Anthony Bourdain catches my attention momentarily, like a branch across a hurrying river rushing me along:

There is art left to be made in this world.^^

How easy to lose the beauty of our artfulness to functionality, or worse, expediency, rather than contemplate and imagine ourselves towards an elegant solution to the problem that has visited us.

*From Peter Turchi’s A Muse and a Maze;
**From Seth Godin’s blog: The chance you’ve been waiting for;
^From Wallace Stevens’ The Necessary Angel;
^^Anthony Bourdain, quoted in Austin Kleon’s blog: There is art left to be made in this world.

Listening for responsibility

The curious paradox is that when I accept myself as I am, then I can change.*
Carl Rogers

To listen takes time, … to learn to hear the world within and the world without, to attend to the quiet voice of life and heart alike.**
Maria Popova

When responsibility showed up in my list of talent themes it made a great deal of sense, except in a back-to-front way. Although I could be in a group, when a question was asked or a volunteer sought, I felt as if I was being asked directly.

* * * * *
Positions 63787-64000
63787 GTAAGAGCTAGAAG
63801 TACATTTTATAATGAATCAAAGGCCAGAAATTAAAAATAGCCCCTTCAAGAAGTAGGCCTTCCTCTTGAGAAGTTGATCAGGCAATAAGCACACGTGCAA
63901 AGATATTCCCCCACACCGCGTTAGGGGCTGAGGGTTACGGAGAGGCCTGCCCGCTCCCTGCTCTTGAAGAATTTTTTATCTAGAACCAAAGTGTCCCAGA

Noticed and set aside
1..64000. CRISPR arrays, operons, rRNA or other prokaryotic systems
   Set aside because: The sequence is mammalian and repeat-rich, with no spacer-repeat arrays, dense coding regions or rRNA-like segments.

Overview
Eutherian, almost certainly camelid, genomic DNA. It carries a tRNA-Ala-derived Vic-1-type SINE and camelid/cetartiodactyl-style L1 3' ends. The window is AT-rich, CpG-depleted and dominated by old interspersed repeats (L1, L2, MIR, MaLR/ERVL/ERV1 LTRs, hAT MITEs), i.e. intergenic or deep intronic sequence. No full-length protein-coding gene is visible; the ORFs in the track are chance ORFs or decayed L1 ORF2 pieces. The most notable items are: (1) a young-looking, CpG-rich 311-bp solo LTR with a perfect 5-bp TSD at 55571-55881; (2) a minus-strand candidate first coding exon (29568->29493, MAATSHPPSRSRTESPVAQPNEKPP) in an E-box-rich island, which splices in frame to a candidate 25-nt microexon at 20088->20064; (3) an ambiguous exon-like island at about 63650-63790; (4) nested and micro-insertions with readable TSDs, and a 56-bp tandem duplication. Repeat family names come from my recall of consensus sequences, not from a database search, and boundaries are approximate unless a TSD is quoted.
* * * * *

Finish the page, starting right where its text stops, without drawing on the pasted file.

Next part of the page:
I now realise that taking psychological ownership for what I do is important to me, but I can also chose what that is, and it comes to me from inside: what I must do rather than what I should do.

We’re all responsible for something; part of the adventure of life is identifying just what this might be.

*Carl Rogers, quoted in David Rome’s Your Body Knows the Answer;
**From Maria Popova’s Brain Pickings: An Illustrated Ode to Attentiveness and the Art of Listening as a Wellspring of Self-Understanding, Empathy for Others, and Reverence for the Loveliness of Life.

The library that chose you

It is this, I think, that draws us to books in the first place, their nearly magical power to transport us to other landscapes, other lives.*
David Ulin

There comes amount in doIng your reading where your work begins to rhyme, When you start to see the connections.**
Seth Godin

Robert Macfarlane visits Miguel and Elena Angel Blanco’s Biblioteca del Bosque (Library of the Forest) made up of “books” that are reliquaries of forest items gathered “as a pilgrim, not a conqueror.”^

Miguel instructs Macfarlane as he partakes of this beguiling library:

Choose three books from the library.  The first tells you of your past, the next shows your present and the last will see you future.^

Elena continues:

the books will choose you, not the other way round.^^

I found myself wondering about the books that have had a significantly directing influence on my life, that I felt had been written just for me.

Though I retain many books in my “library,” I know there are some that are more important to me than others: my reference library.